The objective of this study was to examine the effect of early postmortem protein oxidation on the color and tenderness of beef steaks. To obtain a range of oxidation levels, the longissimus lumborum muscles (LM) from both strip loins of 20 steers fed either a finishing diet with vitamin E (1,000 IU per steer daily, minimum of 126 d [VITE]; n = 10 steers) or fed the same finishing diet without vitamin E (CON; n = 10 steers) were used. Within 24 h after slaughter, the LM muscle from each carcass was cut into 2.54-cm-thick steaks and individually vacuum packaged. Steaks from each steer were assigned to a nonirradiated group or an irradiated group. Steaks were irradiated within 26 h postmortem, and were aged at 4°C for 0, 1, 3, 7, and 14 d after irradiation. Steaks from each diet/irradiation/aging time treatment were used to determine color, shear force, and degree of protein oxidation (carbonyl content). Steaks from steers fed the VITE diet had higher (P < 0.01) α-tocopherol contents than steaks from steers fed the CON diet. Immediately following irradiation, steaks that had been irradiated had lower (P < 0.05) L* values regardless of diet. Irradiated steaks, regardless of diet, had lower a* (P < 0.05) and b* (P < 0.01) values than nonirradiated steaks at all aging times. Carbonyl concentration was higher (P < 0.05) in proteins from irradiated steaks compared to nonirradiated steaks at 0, 1, 3, and 7 d postirradiation. Immunoblot analysis showed that vitamin E supplementation decreased the number and extent of oxidized sarcoplasmic proteins. Protein carbonyl content was positively correlated with Warner-Bratzler shear force values. These results indicate that increased oxidation of muscle proteins early postmortem could have negative effects on fresh meat color and tenderness.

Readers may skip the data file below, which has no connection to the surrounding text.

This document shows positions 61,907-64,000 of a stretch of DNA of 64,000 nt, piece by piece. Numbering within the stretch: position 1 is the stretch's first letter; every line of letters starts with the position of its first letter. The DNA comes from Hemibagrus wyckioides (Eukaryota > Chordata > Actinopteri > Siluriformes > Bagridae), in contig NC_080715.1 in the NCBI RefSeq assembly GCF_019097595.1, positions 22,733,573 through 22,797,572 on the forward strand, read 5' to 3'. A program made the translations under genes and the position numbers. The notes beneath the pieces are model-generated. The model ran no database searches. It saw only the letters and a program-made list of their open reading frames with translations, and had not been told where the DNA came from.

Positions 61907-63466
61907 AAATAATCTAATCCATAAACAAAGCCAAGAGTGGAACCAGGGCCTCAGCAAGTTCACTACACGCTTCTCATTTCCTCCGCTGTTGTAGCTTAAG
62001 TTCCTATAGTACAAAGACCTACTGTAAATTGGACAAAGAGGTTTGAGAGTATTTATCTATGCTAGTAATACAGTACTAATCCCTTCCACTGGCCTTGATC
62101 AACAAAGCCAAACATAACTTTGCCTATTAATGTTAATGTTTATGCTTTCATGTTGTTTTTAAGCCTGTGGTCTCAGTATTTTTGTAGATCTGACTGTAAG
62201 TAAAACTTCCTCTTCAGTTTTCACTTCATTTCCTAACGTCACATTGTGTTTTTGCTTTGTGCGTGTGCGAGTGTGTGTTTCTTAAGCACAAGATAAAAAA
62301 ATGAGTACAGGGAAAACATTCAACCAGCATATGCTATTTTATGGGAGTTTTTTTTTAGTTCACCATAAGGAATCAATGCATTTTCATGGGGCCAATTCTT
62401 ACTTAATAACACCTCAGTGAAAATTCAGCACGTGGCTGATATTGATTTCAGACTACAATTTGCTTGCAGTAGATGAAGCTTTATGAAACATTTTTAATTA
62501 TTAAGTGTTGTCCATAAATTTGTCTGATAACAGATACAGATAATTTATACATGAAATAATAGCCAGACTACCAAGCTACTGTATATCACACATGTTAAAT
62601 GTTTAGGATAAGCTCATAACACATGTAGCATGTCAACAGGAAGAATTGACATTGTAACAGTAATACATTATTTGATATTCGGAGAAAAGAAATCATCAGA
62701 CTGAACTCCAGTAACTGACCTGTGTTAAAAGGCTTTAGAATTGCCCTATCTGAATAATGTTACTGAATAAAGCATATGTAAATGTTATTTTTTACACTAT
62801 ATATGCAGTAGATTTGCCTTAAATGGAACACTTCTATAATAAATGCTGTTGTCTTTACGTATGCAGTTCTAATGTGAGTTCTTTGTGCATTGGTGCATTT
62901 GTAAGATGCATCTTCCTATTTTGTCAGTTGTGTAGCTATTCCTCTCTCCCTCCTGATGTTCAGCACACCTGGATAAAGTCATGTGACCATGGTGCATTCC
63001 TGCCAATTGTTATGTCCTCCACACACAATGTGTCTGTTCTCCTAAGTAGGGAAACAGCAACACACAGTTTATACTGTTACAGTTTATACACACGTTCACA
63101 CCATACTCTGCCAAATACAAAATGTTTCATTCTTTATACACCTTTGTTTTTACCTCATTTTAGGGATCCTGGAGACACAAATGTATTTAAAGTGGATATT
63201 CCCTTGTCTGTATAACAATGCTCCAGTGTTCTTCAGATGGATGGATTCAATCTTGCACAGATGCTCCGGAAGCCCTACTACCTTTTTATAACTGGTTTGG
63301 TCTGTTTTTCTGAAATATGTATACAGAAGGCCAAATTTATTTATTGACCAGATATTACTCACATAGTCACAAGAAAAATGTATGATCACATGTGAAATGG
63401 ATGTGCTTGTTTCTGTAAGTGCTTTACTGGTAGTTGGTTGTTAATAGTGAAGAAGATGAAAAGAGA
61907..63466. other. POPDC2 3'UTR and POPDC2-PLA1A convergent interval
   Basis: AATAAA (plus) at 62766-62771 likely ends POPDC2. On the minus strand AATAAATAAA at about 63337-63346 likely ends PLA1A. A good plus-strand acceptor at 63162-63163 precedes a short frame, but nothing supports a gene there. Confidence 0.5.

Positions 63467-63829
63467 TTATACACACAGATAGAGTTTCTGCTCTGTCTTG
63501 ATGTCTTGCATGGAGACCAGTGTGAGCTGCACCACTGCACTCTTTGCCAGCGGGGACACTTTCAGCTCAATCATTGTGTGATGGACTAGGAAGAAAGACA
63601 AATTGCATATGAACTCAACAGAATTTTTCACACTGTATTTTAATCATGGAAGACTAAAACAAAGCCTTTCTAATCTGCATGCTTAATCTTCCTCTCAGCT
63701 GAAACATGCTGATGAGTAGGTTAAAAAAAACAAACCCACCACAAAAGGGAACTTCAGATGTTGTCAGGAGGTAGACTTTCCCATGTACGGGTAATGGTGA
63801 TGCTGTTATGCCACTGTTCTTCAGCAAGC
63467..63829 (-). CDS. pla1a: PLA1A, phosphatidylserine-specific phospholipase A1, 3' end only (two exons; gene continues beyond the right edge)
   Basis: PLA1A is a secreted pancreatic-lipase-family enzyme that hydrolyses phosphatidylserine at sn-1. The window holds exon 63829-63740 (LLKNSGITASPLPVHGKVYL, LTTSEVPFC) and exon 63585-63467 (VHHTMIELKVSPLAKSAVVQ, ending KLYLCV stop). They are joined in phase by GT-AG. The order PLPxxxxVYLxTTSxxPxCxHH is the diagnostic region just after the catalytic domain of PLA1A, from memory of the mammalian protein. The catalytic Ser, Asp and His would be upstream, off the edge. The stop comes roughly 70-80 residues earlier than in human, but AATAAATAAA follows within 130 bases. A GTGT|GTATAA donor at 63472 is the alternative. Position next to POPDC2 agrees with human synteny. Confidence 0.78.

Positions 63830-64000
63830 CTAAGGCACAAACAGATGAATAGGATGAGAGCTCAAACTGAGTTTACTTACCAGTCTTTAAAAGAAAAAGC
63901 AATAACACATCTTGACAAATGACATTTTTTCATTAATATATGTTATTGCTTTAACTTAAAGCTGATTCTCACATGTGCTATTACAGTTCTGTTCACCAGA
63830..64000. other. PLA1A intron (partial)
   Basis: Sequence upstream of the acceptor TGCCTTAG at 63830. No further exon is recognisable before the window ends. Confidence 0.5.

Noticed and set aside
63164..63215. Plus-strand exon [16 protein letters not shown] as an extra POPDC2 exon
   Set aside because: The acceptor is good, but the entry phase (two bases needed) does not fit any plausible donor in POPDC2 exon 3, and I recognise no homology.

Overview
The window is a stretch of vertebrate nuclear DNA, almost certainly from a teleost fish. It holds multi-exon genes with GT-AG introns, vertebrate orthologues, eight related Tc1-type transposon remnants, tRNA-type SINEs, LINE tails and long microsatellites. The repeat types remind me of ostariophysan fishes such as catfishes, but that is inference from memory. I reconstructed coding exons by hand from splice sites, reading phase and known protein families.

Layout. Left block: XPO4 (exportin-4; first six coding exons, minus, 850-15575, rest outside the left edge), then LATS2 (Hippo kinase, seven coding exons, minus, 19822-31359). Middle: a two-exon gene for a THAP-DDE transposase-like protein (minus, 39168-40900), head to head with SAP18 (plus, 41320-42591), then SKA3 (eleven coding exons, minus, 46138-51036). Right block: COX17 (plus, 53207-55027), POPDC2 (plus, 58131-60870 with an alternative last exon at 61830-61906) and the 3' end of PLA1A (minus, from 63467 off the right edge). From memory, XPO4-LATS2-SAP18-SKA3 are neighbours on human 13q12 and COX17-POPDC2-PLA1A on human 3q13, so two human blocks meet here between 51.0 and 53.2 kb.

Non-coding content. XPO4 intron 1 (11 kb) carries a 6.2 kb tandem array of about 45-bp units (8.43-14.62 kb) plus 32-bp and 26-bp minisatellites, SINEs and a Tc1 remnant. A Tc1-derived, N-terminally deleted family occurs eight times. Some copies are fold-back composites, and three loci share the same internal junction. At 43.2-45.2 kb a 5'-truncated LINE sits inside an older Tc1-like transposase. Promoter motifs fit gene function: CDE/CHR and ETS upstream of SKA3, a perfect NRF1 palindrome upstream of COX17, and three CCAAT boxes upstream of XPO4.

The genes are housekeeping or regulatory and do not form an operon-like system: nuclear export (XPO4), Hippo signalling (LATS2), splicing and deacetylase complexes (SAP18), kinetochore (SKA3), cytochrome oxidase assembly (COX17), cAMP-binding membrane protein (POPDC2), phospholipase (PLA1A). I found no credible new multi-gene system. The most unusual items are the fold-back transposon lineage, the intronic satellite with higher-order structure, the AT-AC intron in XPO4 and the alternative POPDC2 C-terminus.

Available at: http://works.bepress.com/steven_lonergan/71/